Friday, April 24, 2015

Having Fun With An Old Fashioned Detective by Chris Karlsen and GIVEAWAY!

UPDATE: Chris is giving away a copy of SILK (print or eBook) and a $10.00 Amazon coupon for one lucky person who comments below!


Hi, folks.

Please join me today in welcoming Chris Karlsen, who shares her writer's story with us. I loved hearing about how a former cop got into writing, and I hope you will, too.

Welcome, Chris!

Aaron Lazar

Having Fun With An Old Fashioned Detective 

copyright 2015, Chris Karlsen

I spent nineteen of my twenty-five years in law enforcement as a detective. Long before I became a police officer, I wanted to be a writer. But I feared it wasn't a practical profession and lacked the confidence to an attempt at it. Shortly after I retired from law enforcement, I found the courage to try my hand writing a story that I had floated around in my imagination for years. I started taking classes to learn the craft and began my first book at the same time.

When I went to conferences and seminars the same question was asked: why don't I write a cop story? I never had the desire to write one—to relive my career through my characters. I enjoy a good police story as much as anyone. My favorite authors in the genre are Mike Connelly, Joe Wambaugh, and John Sandford. I just didn't want to take that road.
I have a great love of history. The story I had in my head all those years involved a medieval knight and a young English woman. The two subsequent books were based on characters from that original story. All were historical romances and had a medieval element. I also wrote two romantic thrillers in addition to the others where the protagonists are nautical archaeologists.

I was in the process of writing the third historical romance when I had the idea for an old fashioned detective. I knew he'd work in London and I couldn't think of a better setting for a murder/suspense than Victorian England. Detective Inspector Rudyard Bloodstone (Ruddy) was created. At the same time, the killer came to me. Both personalities were crystal clear in my mind before I wrote the first word of Silk.

Since Ruddy was a 19th Century detective, when I started the book it hadn't occurred to me how much of my personal background would influence the story. I wanted to put my spin on a classical British mystery. I found when writing the romantic thrillers including the POV of the antagonists added a lot of interesting aspects to their characters. They remained villains, but they weren't flat, black and white ones. I knew I do the same with William Everhard, the killer in Silk. I liked the idea of showing his descent into madness. It added a cat and mouse feel to the story that I had fun with.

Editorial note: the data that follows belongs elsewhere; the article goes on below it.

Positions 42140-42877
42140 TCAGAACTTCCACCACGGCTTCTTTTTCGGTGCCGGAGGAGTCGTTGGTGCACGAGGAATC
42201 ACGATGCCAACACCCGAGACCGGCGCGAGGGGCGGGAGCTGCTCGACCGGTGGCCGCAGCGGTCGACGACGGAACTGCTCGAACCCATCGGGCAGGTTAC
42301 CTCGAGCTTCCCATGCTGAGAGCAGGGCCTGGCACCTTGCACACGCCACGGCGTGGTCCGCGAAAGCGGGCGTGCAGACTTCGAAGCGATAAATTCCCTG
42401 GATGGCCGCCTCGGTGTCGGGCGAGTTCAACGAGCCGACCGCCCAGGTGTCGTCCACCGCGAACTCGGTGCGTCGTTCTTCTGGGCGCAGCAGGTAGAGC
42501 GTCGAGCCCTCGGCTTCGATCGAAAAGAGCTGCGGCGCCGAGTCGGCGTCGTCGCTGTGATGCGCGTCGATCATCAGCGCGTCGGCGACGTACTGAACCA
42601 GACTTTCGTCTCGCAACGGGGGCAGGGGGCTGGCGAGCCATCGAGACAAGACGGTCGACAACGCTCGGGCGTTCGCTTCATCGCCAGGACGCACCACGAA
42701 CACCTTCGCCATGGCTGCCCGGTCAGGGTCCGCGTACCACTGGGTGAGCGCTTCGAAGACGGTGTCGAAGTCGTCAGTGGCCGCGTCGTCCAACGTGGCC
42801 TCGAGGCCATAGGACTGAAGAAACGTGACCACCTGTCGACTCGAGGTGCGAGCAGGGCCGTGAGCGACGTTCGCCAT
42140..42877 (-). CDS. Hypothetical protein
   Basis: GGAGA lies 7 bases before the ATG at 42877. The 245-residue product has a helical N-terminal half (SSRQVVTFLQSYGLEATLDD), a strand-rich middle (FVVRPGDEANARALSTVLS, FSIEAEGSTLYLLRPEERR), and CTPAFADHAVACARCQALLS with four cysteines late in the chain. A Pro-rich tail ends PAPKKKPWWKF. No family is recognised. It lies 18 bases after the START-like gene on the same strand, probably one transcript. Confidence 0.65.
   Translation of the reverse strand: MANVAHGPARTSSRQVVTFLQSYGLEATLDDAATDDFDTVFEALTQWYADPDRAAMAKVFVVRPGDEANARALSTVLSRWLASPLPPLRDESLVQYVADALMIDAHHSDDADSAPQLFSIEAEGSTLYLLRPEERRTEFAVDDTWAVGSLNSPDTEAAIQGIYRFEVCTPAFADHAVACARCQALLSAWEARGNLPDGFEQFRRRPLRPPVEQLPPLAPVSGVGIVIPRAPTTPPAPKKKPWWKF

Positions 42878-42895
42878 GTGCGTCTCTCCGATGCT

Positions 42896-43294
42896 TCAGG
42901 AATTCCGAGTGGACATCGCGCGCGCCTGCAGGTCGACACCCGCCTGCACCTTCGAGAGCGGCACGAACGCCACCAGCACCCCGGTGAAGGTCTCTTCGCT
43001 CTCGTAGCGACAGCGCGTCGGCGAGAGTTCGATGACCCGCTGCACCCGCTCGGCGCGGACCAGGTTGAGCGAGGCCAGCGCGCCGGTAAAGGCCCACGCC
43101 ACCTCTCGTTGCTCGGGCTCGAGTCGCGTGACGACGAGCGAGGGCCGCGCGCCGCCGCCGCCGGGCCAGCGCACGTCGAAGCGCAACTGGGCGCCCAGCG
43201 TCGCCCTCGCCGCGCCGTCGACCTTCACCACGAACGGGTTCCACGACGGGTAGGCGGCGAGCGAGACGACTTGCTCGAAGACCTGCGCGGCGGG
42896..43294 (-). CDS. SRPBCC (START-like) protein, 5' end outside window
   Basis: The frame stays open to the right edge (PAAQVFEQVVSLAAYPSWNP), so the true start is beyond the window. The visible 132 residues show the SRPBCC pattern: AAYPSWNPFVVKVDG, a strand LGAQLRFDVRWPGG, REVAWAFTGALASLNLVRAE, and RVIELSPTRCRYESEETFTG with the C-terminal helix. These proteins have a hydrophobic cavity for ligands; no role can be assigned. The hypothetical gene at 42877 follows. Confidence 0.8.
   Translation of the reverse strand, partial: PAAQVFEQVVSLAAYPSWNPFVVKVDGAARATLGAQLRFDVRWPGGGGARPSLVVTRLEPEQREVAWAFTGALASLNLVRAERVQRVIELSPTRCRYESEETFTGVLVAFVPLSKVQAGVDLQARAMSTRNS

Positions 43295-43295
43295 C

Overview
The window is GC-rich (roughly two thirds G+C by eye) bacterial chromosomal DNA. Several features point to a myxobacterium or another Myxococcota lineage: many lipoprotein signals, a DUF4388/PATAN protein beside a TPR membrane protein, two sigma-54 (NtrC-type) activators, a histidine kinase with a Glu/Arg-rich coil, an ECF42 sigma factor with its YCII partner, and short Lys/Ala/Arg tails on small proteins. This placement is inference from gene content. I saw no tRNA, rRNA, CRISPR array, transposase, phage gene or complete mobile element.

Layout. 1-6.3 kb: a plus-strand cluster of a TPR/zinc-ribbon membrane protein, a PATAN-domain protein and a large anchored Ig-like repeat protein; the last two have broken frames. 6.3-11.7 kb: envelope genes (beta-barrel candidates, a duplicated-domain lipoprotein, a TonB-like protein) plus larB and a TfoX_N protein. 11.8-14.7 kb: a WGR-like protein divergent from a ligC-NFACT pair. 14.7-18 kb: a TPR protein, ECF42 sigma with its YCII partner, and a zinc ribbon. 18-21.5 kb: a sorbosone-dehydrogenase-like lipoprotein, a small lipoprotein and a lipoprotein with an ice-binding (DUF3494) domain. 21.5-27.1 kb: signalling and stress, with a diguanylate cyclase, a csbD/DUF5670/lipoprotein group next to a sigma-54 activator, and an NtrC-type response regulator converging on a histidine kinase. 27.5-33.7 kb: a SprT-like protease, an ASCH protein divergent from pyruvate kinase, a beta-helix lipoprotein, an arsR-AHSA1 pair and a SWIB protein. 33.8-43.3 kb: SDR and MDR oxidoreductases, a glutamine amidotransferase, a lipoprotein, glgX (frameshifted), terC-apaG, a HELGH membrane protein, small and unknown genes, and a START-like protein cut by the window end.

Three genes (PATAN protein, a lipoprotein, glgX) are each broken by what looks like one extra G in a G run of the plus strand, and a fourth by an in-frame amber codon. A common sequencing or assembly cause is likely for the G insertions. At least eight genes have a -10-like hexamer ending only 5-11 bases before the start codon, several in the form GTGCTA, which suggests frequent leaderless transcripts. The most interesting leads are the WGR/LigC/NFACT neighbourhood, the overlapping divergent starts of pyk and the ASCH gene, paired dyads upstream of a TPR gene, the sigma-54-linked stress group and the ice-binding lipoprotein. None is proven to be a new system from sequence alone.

My detective experience became important during Ruddy's investigation. The story is set in 1888, a year before the first rudimentary work with fingertips began. He literally has no forensic science to help him. With each murder, I had to walk the scene with him, observe with him, and consider what could possibly serve as a clue. I had to think about every detail I included in the scene and then figure out how to use the potential clues. To stay true to the period, I had to strip away everything I knew from modern investigations and fall back on old-fashioned police work.

I did give him an issue that crosses timelines and can be problematic to any investigation: a high profile (receiving a lot of media coverage), the manner in which it presented to the public, and influences of a political nature. I used how the press that surrounded the Jack the Ripper cases affected Ruddy's. I also added in departmental rivalries between the two main police agencies, and political/economic forces coming to bear by making Everhard a wealthy nobleman in the House of Lords.

I found by putting the Victorian spin on it, I surprisingly loved the challenge of writing a cop story. Detective Bloodstone just may be my favorite character. He'll definitely get more cases to solve in the near future.

Title: Silk                  

Genre: Thriller
Author: Chris Karlsen
Publisher: Books to Go Now
Purchase on Amazon

London-Fall, 1888
The city is in a panic as Jack the Ripper continues his murderous spree. While the Whitechapel police struggle to find him, Detective Inspector Rudyard Bloodstone and his partner are working feverishly to find their own serial killer. The British Museum's beautiful gardens have become a killing ground for young women strangled as they stroll through.
Their investigation has them brushing up against Viscount Everhard, a powerful member of the House of Lords, and a friend to Queen Victoria. When the circumstantial evidence points to him as a suspect, Rudyard must deal with the political blowback, and knows if they are going to go after the viscount, they'd better be right and have proof.
As the body count grows and the public clamor for the detectives to do more, inter-department rivalries complicate the already difficult case.
Chris is a Chicago native. Her family moved to Los Angeles when she was in her late teens where she later studied at UCLA. She graduated with a Business Degree. Her father was a history professor and her mother a voracious reader. She grew up with a love of history and books.